“It’s a very good thing. Show me what you’re going to search for.”

“Wait, let me try that gesture you just did!” Derpy said, and tried to facepalm herself. Unfortunately the spell was still on her hoof, and she wound up poking herself beneath a giant eyeball.

“Whoa,” she said. “That felt weird. Won’t do that again.”

“You do know how to undo that spell, don’t you?”

“Oh yeah, definitely. Almost entirely sure.”

Karyn and Derpy spent a few more hours on the computer, with Derpy doing all the typing and picking most of the searches. She learned briefly about human life, what they did for fun, some of the jobs they did. The time wore on.

“Aw, it’s almost time for me to go,” said Derpy. “I wish I could stay on the computer forever!”

“Actually, you want to watch out for that. It’s possible to get addicted to the internet and lose track of real life.” Karyn looked pained as she said that, as if it were a personal memory.

“Hmm. . . yeah, I can see that. Next time we’ve definitely got to get outside and stretch our hooves!”

“Outside? That’s a little problematic, don’t you think?”

“Oh, I’ll use an invisibility spell or something. Or we’ll go back to Equestria. And speaking of which,” Derpy said as she began shouldering her bag.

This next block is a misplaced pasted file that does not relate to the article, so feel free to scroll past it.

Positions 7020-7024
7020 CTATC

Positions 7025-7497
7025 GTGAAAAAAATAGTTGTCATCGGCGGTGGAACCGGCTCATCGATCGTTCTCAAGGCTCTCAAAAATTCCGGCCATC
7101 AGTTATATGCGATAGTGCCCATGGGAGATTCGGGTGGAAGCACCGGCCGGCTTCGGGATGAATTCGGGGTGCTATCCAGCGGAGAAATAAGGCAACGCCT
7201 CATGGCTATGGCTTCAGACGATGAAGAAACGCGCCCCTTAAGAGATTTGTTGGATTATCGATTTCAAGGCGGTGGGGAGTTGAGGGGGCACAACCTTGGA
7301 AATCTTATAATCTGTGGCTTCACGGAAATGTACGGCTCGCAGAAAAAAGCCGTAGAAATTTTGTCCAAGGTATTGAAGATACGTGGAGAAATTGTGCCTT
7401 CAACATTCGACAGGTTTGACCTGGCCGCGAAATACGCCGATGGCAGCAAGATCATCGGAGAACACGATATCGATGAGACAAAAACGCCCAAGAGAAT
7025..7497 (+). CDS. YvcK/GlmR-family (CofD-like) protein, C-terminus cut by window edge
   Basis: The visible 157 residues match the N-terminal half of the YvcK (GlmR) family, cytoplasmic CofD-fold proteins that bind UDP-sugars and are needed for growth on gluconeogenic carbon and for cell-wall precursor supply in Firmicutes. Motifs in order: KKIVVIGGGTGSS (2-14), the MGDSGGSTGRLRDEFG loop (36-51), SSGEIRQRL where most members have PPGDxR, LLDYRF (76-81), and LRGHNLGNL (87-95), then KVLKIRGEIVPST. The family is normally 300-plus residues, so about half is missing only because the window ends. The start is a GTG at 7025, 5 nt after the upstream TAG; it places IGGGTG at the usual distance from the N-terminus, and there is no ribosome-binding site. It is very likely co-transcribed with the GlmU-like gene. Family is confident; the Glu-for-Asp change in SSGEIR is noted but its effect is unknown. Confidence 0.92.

“Gotta go, huh? OK, come back soon. Somepony’s got to keep me on my toes. How bored would I be without you here making my computer come to life and risking everything I’m in school for? Have a good week, Derpy.”

“Have a good week, Karyn.”

Derpy disappeared, and Karyn turned back to her computer. “You two also, wherever you are.”

Author's Note:

Next time, on Derpy's Human

“Why do we have to go back to Equestria? Is there something going on?”

“Is there? There’s something huge! And you’re going to be in on it. You’re my ringer!”

“Back up, Derpy. No, not literally,” Karyn said as Derpy had started to skitter away from her friend.


The pegasi trotted off in disappointment.

Gathering around on their side of the field, they all looked at Karyn and Derpy, but nopony said anything. Off in the distance, Rainbow Dash was turned the other way, deliberately not looking at the team.

“Exactly what are we doing wrong?” asked Thunderlane.


The party was held outside, and there were lots of hot food being cooked on open fires. “It’s actually like a tailgate party back home.”

“What’s that?” asked Derpy. “A party where you go around at a gait to show off your tails? But you don’t even have a tail! You’d have a mane-gate party instead.”

Be sure to read it, same Derp-time, same Derp-channel!